"I was working as hard as I can, but I was completely behind the ball. I was competing with guys that had been playing receiver their whole life. I was still trying to learn how to stay low in my route and keep my hands down. I was catching the ball and stuff but I was just behind."
As spring practice ended, Sams found himself at the bottom of the depth chart at receiver. After catching only two passes in the spring game, he approached Coach Snyder again. This time, he said he wanted to change schools. Sams says he and Snyder met one-on-one several times before Sams made his decision final. Snyder tried hard to get him to change his mind.
"He gave me a lot of ideas and plans that he had going into the season, but my whole thing was just getting back closer to my family. It was a hard decision to make, but at the end of the day, my family has always been there for me. It was hard to tell coach I wanted to leave, but that was my choice at the end of the day."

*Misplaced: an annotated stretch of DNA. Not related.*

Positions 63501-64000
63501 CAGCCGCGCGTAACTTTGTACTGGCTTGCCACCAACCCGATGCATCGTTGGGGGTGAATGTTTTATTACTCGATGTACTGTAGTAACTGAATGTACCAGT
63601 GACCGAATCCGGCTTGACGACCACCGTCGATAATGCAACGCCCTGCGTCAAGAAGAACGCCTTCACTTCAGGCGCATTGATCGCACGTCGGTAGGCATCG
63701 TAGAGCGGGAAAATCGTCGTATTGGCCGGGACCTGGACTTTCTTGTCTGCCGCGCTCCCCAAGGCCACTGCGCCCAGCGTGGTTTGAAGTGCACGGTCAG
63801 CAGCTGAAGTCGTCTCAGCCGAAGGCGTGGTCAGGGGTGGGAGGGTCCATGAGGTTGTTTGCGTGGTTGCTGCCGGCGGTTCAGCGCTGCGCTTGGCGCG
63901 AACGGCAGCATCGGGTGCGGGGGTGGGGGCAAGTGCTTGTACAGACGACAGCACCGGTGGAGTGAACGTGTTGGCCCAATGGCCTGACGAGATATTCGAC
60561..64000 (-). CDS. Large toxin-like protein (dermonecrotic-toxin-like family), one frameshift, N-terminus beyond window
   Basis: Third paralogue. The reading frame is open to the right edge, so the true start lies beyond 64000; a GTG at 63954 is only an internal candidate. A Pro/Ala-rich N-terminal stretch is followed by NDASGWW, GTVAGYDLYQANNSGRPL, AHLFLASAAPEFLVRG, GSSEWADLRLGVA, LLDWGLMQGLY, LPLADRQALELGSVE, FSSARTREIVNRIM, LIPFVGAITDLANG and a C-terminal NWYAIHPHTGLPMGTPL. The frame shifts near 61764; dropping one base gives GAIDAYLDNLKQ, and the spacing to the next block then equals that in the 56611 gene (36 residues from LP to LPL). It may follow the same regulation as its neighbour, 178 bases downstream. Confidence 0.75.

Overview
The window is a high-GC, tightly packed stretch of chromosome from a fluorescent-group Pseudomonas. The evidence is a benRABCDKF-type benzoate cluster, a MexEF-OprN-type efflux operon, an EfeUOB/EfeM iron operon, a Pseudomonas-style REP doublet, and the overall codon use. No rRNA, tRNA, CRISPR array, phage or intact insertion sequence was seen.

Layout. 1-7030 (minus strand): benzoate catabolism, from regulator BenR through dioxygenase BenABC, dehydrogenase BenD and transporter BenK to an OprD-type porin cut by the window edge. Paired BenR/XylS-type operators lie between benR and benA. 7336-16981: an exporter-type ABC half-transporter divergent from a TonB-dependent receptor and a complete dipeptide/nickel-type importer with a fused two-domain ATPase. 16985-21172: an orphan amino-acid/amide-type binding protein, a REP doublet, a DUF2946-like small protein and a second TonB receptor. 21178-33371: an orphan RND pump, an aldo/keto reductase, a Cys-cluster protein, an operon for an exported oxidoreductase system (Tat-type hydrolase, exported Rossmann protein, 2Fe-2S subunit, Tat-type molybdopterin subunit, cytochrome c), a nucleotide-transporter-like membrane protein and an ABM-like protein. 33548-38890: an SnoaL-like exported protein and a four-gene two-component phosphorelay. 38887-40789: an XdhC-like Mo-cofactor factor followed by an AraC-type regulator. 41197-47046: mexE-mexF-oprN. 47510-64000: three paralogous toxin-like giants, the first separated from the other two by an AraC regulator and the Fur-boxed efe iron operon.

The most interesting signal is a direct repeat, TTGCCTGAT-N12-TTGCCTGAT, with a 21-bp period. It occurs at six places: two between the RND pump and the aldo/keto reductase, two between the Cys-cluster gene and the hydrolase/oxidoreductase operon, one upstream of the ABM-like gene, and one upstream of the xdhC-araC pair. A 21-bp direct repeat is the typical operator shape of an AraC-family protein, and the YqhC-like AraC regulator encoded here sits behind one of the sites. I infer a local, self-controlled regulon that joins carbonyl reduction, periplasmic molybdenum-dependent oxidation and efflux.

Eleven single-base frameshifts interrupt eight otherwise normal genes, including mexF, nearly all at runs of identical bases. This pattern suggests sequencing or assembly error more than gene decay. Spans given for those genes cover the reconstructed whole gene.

In his first interview after the transfer announcement, D. Scott Fritchen of GoPowercat.com asked Sams if he believed he got a fair shake at quarterback, to which Sams answered no. When asked to expand on that, Sams won’t budge.
At the end of the day, I’m not trying to get involved with any of that," he says. "I answered the question honestly, I said I didn’t. I just try to worry about what I can control."
Despite all the questions about him as a pure quarterback, Sams says he truly believes in his ability to throw the football.
"I have confidence in myself as a passer. Of course, you know, I made some bad decisions along the way. Everybody does. But as far as confidence, I have great confidence in myself as a passer."
Even with the criticisms and dissension on the field, Sams insists that the primary reason for his decision to move on from Manhattan was a desire to get back to his family. And though he feels a responsibility to his family in Louisiana, when asked if he had a chance to speak with his family inside the Vanier Complex, Sams shows signs of regret.